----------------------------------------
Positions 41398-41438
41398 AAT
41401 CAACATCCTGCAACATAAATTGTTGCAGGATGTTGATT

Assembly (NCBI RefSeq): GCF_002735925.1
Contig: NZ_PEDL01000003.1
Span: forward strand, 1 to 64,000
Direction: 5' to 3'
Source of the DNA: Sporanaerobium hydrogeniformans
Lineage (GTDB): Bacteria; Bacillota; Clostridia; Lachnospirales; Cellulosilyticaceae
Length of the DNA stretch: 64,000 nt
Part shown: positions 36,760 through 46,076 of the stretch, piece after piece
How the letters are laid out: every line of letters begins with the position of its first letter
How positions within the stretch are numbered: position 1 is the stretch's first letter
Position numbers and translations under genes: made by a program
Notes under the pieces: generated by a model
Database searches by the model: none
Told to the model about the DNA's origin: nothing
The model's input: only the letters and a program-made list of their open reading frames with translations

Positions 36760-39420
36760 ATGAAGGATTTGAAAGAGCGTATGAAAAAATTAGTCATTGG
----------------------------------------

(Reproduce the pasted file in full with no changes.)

Positions 41398-41438
41398 AAT
41401 CAACATCCTGCAACATAAATTGTTGCAGGATGTTGATT

Assembly (NCBI RefSeq): GCF_002735925.1
Contig: NZ_PEDL01000003.1
Span: forward strand, 1 to 64,000
Direction: 5' to 3'
Source of the DNA: Sporanaerobium hydrogeniformans
Lineage (GTDB): Bacteria; Bacillota; Clostridia; Lachnospirales; Cellulosilyticaceae
Length of the DNA stretch: 64,000 nt
Part shown: positions 36,760 through 46,076 of the stretch, piece after piece
How the letters are laid out: every line of letters begins with the position of its first letter
How positions within the stretch are numbered: position 1 is the stretch's first letter
Position numbers and translations under genes: made by a program
Notes under the pieces: generated by a model
Database searches by the model: none
Told to the model about the DNA's origin: nothing
The model's input: only the letters and a program-made list of their open reading frames with translations

Positions 36760-39420
36760 ATGAAGGATTTGAAAGAGCGTATGAAAAAATTAGTCATTGG